A group of Republican senators are making yet another attempt to ban end-to-end encryption in messaging services, which would make illegal Apple’s Messages and FaceTime services, as well as a wide range of other message apps like WhatsApp, Signal and Telegram.

No surprise, either, that they are again demonstrating that they don’t understand how end-to-end encryption works …

Three senators have proposed the Lawful Access to Encrypted Data Act.

Senate Judiciary Committee Chairman Lindsey Graham (R-South Carolina) and U.S. Senators Tom Cotton (R-Arkansas) and Marsha Blackburn (R-Tennessee) today introduced the Lawful Access to Encrypted Data Act, a bill to bolster national security interests and better protect communities across the country by ending the use of “warrant-proof” encrypted technology by terrorists and other bad actors to conceal illicit behavior.

“Terrorists and criminals routinely use technology, whether smartphones, apps, or other means, to coordinate and communicate their daily activities. In recent history, we have experienced numerous terrorism cases and serious criminal activity where vital information could not be accessed, even after a court order was issued. Unfortunately, tech companies have refused to honor these court orders and assist law enforcement in their investigations. My position is clear: After law enforcement obtains the necessary court authorizations, they should be able to retrieve information to assist in their investigations,” said Graham.

The claim is, of course, nonsense. Tech companies do not ‘refuse’ to assist law enforcement. Apple cooperates with numerous law enforcement investigations, including handing over complete copies of iCloud backups.

Many service providers and device manufacturers continue refusing to cooperate with law enforcement to help recover encrypted data, even when presented with a lawful warrant supported by probable cause.

Again, no. The don’t provide access to end-to-end encrypted messages because they can’t. That is, literally, the whole point of end-to-end encryption: it protects privacy by ensuring that only the parties involved in the communication can decrypt the contents.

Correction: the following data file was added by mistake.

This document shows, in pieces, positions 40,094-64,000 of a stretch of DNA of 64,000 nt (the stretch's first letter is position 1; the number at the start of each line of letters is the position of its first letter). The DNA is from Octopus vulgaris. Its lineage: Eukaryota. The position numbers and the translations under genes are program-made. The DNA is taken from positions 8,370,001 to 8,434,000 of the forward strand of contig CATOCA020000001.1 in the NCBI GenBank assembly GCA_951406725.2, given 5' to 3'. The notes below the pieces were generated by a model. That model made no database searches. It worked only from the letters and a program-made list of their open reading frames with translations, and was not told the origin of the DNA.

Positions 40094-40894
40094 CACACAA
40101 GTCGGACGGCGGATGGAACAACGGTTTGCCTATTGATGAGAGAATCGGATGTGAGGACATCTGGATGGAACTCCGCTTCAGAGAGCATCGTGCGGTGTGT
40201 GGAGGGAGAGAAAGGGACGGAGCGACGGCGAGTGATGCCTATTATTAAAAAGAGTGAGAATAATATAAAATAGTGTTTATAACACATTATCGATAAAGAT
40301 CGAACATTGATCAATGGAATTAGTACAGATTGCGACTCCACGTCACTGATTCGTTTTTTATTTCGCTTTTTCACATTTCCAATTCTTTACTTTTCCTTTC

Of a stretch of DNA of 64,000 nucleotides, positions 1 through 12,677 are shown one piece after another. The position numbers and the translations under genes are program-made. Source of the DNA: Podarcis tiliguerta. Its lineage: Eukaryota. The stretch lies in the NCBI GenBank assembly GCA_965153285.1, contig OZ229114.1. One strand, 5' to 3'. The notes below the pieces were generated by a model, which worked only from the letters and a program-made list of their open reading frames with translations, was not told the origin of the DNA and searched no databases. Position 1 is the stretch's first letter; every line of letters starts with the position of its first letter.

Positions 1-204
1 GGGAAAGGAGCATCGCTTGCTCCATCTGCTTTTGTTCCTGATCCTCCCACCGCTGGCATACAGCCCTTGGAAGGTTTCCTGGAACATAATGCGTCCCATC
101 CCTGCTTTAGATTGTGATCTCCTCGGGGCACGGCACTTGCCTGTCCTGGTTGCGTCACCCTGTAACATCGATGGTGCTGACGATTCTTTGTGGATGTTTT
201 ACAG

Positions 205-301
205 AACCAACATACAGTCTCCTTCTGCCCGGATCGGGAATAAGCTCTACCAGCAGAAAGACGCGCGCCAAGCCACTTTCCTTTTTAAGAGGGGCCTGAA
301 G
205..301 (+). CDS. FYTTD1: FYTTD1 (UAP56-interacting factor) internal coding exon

The bill also makes it sound like it is adding a new safeguard.

The bill would require service providers and device manufacturers to provide assistance to law enforcement when access to encrypted devices or data is necessary – but only after a court issues a warrant, based on probable cause that a crime has occurred, authorizing law enforcement to search and seize the data.  

It isn’t: that’s the exact legal position today.

It’s not the first time senators have tried to outlaw strong encryption. The first such attempt in the US was made back in 2016, following Apple’s refusal to create a backdoor into iOS to unlock an iPhone 5C used by one of the San Bernardino shooters. The FBI later accessed the phone using a commercial company.

Three years later, in 2019, the Trump administration proposed making another attempt to ban end-to-end encryption. Later the same year, the Senate Judiciary Committee again threatened legal action against companies using strong encryption. Other governments around the world have proposed the same thing, demonstrating exactly the same failure to grasp how end-to-end encryption works.

Technically, there would be one way to break end-to-end encryption, known as ‘the ghost proposal.’ This would require Apple and other companies to deceive their customers by creating fake devices linked to their Apple IDs. However, as we’ve pointed out before, if messaging services did this, they would no longer be using end-to-end encryption.

It takes advantage of the way that Apple allows you to begin an iMessage conversation on your iPhone then continue it on your iPad or Mac. Apple could effectively create a fake virtual device, authenticated as you, which would receive all your messages.

However, that would only be possible because it would break authentication of participants in the chat, which is a key component of end-to-end encrypted messaging. If you take an end-to-end encrypted messaging service and compromise the authentication process, you no longer have an end-to-end encrypted messaging service. The whole point of end-to-end encryption is that only authorized participants can decrypt it.

CNET reports that Apple didn’t respond to a request for comment.

Photo: Politico

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Ben Lovejoy

Ben Lovejoy is a British technology writer and EU Editor for 9to5Mac. He’s known for his op-eds and diary pieces, exploring his experience of Apple products over time, for a more rounded review. He also writes fiction, with two technothriller novels, a couple of SF shorts and a rom-com!

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